Lakeside Living Column

Lakeside Living Column

An Excellent Advisory by Shelley Edson

 

ajijic-dancers(Ed. Note: Shelley will soon be leaving the Ojo, but we thought that by publishing this information, it might greatly help our readers, as well as Tod Jonson and Barbara Clippinger, who will be taking over the column in April.)

 What is the deadline for sending you material?

Deadline is 6 pm on the 15th for publication on the 5th of the following month.

What information should I include?

Events need a brief description – what is happening, the time, and location.

Cost of the event – free or donation or purchase tickets. If tickets are needed, where and when can they be purchased?

If reservations are required, who do they contact – and if applicable, last day they can make reservations.

Please try to make the event sound interesting to Lakesiders – that is, why should they attend.

It is okay to refer readers to a website for more information if your event/activity needs more space.

Please send us original material. The column should not look like an outdated copy of the Guadalajara Reporter. So please – send us something slightly different – to include pictures different from what was or will be published in the Guadalajara Reporter.

Information for past events should be fairly current.

If your event is going to be included in the El Ojo LCS section, we do not want to duplicate it in the Lakeside Living Column.

How long is too long?

Please limit an event/activity description to 50 – to 100 words or less as I have limitations on how many words that can be included in the column. Multiple events would be limited to 50 words each or less. Lengthy articles will be pared down – best if you do this instead of me. If you don’t have software that automatically does a word count like Word 2007 – just google “word count” – lots of programs out there where you just do a copy and paste to determine the number of words.

And please, send me one submission for the next month’s column.

What is the policy for pictures?

One picture is encouraged and must be high resolution – see below for more information. Image size should be at least 3” x 5” – can be longer on each side, but a minimum of 3” or 4” on the shortest side. Please do not send us the same pictures that were or will be in the Guadalajara Reporter.

For the subject, just remember that the picture will be small – perhaps 3” x 2” – in the El Ojo – so focusing on something that will show up well in a small picture works much better than a long line of people. And every picture should tell a story!

Image resolution describes the quality of an image when printed – and to oversimplify, just think of a pixel as a very very tiny drop of color – and the number of pixels in each inch of a picture determines the quality (resolution) of a picture.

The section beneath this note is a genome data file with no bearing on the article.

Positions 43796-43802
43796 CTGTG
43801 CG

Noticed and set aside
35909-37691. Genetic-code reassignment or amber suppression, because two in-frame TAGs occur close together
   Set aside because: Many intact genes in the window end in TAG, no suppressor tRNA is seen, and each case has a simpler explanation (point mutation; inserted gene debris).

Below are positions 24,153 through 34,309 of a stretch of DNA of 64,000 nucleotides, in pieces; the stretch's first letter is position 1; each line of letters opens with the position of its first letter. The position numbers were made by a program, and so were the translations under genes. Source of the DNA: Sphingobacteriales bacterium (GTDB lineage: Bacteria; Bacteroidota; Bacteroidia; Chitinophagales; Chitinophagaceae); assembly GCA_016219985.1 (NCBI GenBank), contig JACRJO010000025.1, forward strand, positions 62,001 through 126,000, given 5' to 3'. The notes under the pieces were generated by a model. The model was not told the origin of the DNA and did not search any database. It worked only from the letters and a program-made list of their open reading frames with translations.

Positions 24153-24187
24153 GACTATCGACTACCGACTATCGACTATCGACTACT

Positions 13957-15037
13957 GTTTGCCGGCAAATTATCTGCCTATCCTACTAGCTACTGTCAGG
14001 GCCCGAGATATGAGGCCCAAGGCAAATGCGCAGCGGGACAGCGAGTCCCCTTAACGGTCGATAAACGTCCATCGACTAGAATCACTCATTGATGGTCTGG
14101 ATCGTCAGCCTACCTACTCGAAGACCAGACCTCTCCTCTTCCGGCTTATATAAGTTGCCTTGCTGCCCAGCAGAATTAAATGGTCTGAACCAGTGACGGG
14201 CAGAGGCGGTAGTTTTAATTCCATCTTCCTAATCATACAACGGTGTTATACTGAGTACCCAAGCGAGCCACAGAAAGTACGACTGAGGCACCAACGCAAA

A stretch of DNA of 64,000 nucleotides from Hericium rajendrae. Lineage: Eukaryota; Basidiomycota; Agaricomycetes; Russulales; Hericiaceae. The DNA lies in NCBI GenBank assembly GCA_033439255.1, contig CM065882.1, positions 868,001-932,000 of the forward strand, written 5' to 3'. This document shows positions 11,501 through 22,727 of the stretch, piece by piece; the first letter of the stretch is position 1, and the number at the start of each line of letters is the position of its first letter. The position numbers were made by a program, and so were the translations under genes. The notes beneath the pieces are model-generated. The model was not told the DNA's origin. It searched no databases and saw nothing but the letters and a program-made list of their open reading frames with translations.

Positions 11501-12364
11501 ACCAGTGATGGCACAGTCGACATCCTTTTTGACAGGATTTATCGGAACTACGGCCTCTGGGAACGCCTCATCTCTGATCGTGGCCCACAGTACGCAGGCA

For pictures on the internet, images are usually 72 pixels per inch. When you see them on your computer monitor or other display device, they look fine. But there are not enough pixels in most internet images to allow them to print at high quality, at least not without printing the picture very like the size of a postage stamp. An example is – a low resolution picture would need to be 25 inches by 25 inches in order to be downsized to a small resolution image suitable for printing.

For pictures that are printed (instead of viewed on your computer monitor), more pixels per inch are needed – how many is going to depend on the quality you need. For Lakeside Living and El Ojo, the minimum is 200 pixels per inch.

So what does that mean for your camera? Cameras will have different settings for resolution. Mine has large picture, medium or small. If I select large picture, my camera will now take pictures at 200 pixels per inch. If I select small, it will take pictures at 72 pixels per inch. Other cameras may have settings for high, low or medium resolution – check your camera instruction.

If you can’t find the setting, try searching on google – – use the camera name + model number + high resolution example: “sony E52-C high resolution.”

Tip – Also look for pictures that are large files – more than 300K – if smaller than that, it is probably low resolution. You can check file size when you attach the picture.

If you use your camera software or programs like Picasa to download pictures from your camera, they, too, should have options for resolution. For more information, check the appropriate help files that come with your camera software or that are available with programs such as Picasa.

And any questions, please feel free to email me: Shelley.el.ojo@gmail.com

 

 

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